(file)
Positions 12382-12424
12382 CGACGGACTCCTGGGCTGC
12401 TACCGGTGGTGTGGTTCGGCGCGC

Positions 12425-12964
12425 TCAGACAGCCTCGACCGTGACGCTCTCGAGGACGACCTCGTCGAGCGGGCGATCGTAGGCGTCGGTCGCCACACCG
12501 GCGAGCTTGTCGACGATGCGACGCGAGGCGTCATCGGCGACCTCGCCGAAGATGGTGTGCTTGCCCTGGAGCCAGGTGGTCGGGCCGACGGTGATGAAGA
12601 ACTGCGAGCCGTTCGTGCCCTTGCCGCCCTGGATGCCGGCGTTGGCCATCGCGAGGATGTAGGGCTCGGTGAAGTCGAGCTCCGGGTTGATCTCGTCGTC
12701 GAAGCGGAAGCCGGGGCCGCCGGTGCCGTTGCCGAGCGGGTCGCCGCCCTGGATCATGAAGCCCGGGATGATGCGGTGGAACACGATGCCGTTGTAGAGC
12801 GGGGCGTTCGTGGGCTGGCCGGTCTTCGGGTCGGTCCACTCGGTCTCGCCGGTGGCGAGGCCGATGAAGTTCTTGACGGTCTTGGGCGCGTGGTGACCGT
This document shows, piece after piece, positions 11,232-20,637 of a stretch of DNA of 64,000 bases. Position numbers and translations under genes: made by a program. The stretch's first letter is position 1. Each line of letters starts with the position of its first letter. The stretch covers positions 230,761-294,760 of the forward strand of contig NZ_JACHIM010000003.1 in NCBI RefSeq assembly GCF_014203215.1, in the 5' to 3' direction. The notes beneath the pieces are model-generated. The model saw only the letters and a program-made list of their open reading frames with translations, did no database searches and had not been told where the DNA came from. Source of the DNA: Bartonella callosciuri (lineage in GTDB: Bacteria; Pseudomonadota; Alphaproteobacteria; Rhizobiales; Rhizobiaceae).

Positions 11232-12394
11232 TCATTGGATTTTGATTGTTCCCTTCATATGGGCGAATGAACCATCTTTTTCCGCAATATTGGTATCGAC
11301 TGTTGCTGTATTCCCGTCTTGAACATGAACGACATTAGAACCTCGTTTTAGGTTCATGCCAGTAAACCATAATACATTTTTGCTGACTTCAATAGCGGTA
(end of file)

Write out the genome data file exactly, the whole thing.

Positions 12382-12424
12382 CGACGGACTCCTGGGCTGC
12401 TACCGGTGGTGTGGTTCGGCGCGC

Positions 12425-12964
12425 TCAGACAGCCTCGACCGTGACGCTCTCGAGGACGACCTCGTCGAGCGGGCGATCGTAGGCGTCGGTCGCCACACCG
12501 GCGAGCTTGTCGACGATGCGACGCGAGGCGTCATCGGCGACCTCGCCGAAGATGGTGTGCTTGCCCTGGAGCCAGGTGGTCGGGCCGACGGTGATGAAGA
12601 ACTGCGAGCCGTTCGTGCCCTTGCCGCCCTGGATGCCGGCGTTGGCCATCGCGAGGATGTAGGGCTCGGTGAAGTCGAGCTCCGGGTTGATCTCGTCGTC
12701 GAAGCGGAAGCCGGGGCCGCCGGTGCCGTTGCCGAGCGGGTCGCCGCCCTGGATCATGAAGCCCGGGATGATGCGGTGGAACACGATGCCGTTGTAGAGC
12801 GGGGCGTTCGTGGGCTGGCCGGTCTTCGGGTCGGTCCACTCGGTCTCGCCGGTGGCGAGGCCGATGAAGTTCTTGACGGTCTTGGGCGCGTGGTGACCGT
This document shows, piece after piece, positions 11,232-20,637 of a stretch of DNA of 64,000 bases. Position numbers and translations under genes: made by a program. The stretch's first letter is position 1. Each line of letters starts with the position of its first letter. The stretch covers positions 230,761-294,760 of the forward strand of contig NZ_JACHIM010000003.1 in NCBI RefSeq assembly GCF_014203215.1, in the 5' to 3' direction. The notes beneath the pieces are model-generated. The model saw only the letters and a program-made list of their open reading frames with translations, did no database searches and had not been told where the DNA came from. Source of the DNA: Bartonella callosciuri (lineage in GTDB: Bacteria; Pseudomonadota; Alphaproteobacteria; Rhizobiales; Rhizobiaceae).

Positions 11232-12394
11232 TCATTGGATTTTGATTGTTCCCTTCATATGGGCGAATGAACCATCTTTTTCCGCAATATTGGTATCGAC
11301 TGTTGCTGTATTCCCGTCTTGAACATGAACGACATTAGAACCTCGTTTTAGGTTCATGCCAGTAAACCATAATACATTTTTGCTGACTTCAATAGCGGTA